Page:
Alberta government and federal government encourage potential carbon storage center development | The tone

Successful sponsors selected from the first request for full project proposals for the use and storage of carbon dioxide (CCUS) from the heartland of the industry

On March 31, 2022, the Government of Alberta (GOA) announced that six proposals for carbon storage center development serving Alberta’s core industrial region near Edmonton have been selected to work with the Argentine government to assess the suitability of their respective proposed sites for storing CO2 emissions. These proposals were submitted in accordance with the Government of Argentina’s first call for full project proposals (RFPP) published December 2, 2021 (discussed therein prior insight). In the next phase of the competition process, the successful proponents will work with the GOA to further assess the suitability of their respective project sites for permanent CO2 Warehouse.

The six project advocates selected for the evaluation phase of the process are:

  • Bison Low Carbon Ventures Inc. – Meadowbrook Hub Project;
  • Enbridge Inc. – The Open Access Wabamun Carbon Hub;
  • Enhance Energy Inc. – The Origins Project;
  • Pembina Pipeline Corporation and TC Energy Corporation – Alberta Carbon Grid;
  • Shell Canada Limited, ATCO Energy Solutions Ltd. and Suncor Energy Inc. – Atlas Carbon Sequestration Hub (Atlas Hub); and
  • Wolf midstream and partners.

If a promoter can convince the GOA that their proposed project can enable permanent storage, they can work with the GOA on the terms of an agreement under the Mining and Minerals Act this would grant the proponent the pore space time required for CO injection2 into the target formation. At this time, it is not clear whether the GOA intends to include terms in such a pore space tenure agreement that would provide for open access to the hub, or whether they would address the fees charged by the hub operator for access.

Surface rights and regulatory approvals are not granted through the RFPP process. If a proponent is able to secure the required pore space lease, they would still need to acquire the surface rights required for all collection, transfer and injection facilities. They would also have to obtain approval from the Alberta Energy Regulator for such facilities and for the entire underground injection program.

Second CCUS call for full project proposals underway

As expected, a second RFPP is now open to proposals for carbon sequestration centers primarily targeting emissions originating outside of Alberta’s core industrial region. The GOA is accepting submissions for full project proposals under this second RFPP between April 25 and May 2, 2022. These full project proposals must be based on updated guidelines published by the GOA in early March. These guidelines will be known to parties considering participation in the first round of the RFPP, with relatively minor changes to clarify the specific information that the Argentine government expects from proponents.

The federal government is promoting the development of carbon storage centers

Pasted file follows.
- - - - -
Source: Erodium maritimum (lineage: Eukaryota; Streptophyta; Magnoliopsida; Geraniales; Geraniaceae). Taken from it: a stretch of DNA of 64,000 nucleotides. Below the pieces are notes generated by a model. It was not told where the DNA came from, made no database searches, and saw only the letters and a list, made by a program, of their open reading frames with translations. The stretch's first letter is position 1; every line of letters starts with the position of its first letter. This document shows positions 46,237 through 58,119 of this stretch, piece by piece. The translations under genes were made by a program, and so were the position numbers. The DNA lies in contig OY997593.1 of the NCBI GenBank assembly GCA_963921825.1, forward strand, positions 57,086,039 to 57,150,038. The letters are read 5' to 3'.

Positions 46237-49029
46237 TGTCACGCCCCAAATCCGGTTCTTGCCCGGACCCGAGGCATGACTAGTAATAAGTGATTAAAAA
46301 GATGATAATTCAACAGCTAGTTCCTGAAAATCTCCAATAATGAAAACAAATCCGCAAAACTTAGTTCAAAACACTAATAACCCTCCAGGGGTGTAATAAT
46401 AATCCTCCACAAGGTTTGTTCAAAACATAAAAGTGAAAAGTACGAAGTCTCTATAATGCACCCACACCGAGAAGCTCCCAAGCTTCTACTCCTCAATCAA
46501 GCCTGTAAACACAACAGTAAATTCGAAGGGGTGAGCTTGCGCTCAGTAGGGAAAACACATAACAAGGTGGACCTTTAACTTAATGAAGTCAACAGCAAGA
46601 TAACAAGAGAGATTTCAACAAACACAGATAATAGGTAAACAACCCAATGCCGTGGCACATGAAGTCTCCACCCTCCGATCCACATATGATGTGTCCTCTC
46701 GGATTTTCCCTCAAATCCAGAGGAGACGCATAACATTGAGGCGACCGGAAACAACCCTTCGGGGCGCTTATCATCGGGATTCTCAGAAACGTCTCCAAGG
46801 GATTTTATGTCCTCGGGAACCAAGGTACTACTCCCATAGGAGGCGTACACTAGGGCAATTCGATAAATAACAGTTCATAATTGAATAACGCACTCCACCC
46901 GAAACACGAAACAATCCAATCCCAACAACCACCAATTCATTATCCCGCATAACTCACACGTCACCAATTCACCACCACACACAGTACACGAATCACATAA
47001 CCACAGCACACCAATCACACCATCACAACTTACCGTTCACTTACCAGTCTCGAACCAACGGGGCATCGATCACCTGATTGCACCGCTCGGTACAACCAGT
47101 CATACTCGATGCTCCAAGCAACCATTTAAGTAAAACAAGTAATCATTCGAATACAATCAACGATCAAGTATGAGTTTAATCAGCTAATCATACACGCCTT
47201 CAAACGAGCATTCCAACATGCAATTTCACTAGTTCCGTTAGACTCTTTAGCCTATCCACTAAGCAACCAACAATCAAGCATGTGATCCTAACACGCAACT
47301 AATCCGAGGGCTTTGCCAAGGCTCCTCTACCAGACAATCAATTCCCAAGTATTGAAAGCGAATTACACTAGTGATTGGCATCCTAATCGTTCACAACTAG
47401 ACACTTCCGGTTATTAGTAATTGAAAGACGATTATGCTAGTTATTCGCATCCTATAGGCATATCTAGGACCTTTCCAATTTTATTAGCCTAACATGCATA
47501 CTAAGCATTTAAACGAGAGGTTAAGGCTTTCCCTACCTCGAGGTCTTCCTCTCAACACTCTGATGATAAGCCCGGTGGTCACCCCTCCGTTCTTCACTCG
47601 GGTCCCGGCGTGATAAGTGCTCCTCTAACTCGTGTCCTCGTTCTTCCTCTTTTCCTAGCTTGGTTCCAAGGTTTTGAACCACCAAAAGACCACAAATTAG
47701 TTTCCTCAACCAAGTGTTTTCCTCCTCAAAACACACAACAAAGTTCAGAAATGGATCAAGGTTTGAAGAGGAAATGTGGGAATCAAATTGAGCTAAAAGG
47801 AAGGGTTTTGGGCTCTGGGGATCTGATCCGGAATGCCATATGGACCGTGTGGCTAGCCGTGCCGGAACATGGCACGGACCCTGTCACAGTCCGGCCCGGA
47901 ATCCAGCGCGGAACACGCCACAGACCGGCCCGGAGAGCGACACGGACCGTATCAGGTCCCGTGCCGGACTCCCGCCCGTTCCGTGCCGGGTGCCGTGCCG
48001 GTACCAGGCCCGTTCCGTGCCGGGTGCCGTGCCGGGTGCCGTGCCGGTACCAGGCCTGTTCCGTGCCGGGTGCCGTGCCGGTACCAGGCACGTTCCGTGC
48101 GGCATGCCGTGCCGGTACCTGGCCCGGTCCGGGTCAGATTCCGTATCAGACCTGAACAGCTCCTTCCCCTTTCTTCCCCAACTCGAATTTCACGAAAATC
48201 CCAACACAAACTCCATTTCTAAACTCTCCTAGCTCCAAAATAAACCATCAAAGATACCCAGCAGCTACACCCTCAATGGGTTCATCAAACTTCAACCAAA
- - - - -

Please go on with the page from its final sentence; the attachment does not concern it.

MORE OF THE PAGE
On April 7, 2022, the federal government of Canada released its 2022 federal budget and reiterated that the strategic implementation of CCUS projects is an important part of Canada’s plan to reduce greenhouse gas emissions by proposing a refundable investment tax credit for CCUS. The proposed CCUS investment tax credit is designed to help mobilize readily available private capital to support the development of thriving Canadian businesses during the energy transition. The proposed CCUS investment tax credit would be available to companies that incur eligible CCUS expenses from 2022. Eligible CCUS expenditures relate to CCUS projects that permanently store captured CO2 in specific geological formations or concrete, but does not include enhanced oil recovery. The CCUS investment tax credit rates will be set at the following amounts from 2022 to 2030:

  • 60% for investments in CO capture equipment2 on direct air capture projects;
  • 50% for investments in CO capture equipment2 in all other CCUS projects; and
  • 5% for investments in equipment for transport, storage and use.

These rates will be reduced by 50% for the period 2031-2040 to encourage industry to cut emissions rapidly.

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Successful proponents of GOA’s first RFPP and potential proponents of GOA’s second RFPP are likely to be encouraged by the proposed federal CCUS investment tax credit. Industry groups have recommended that the federal government introduce a loan of up to 75% to cover the high costs required to develop and operate CCUS projects. Given these high costs involved, the federal government confirmed that it will also work with the provinces in anticipation that they will offer further financial incentives to encourage the development of CCUS projects. The proposed CCUS investment tax credit may not be sufficient on its own to make any proposed CCUS project viable under current conditions, but it is clearly an important step in the right direction.

Dentons will continue to monitor developments in the area of ​​CO2 capture, utilization and storage and will update on the progress of the CO2 sequestration process.

Special thanks to Ana Cherniak-Kennedy, law student, who helped create this insight.

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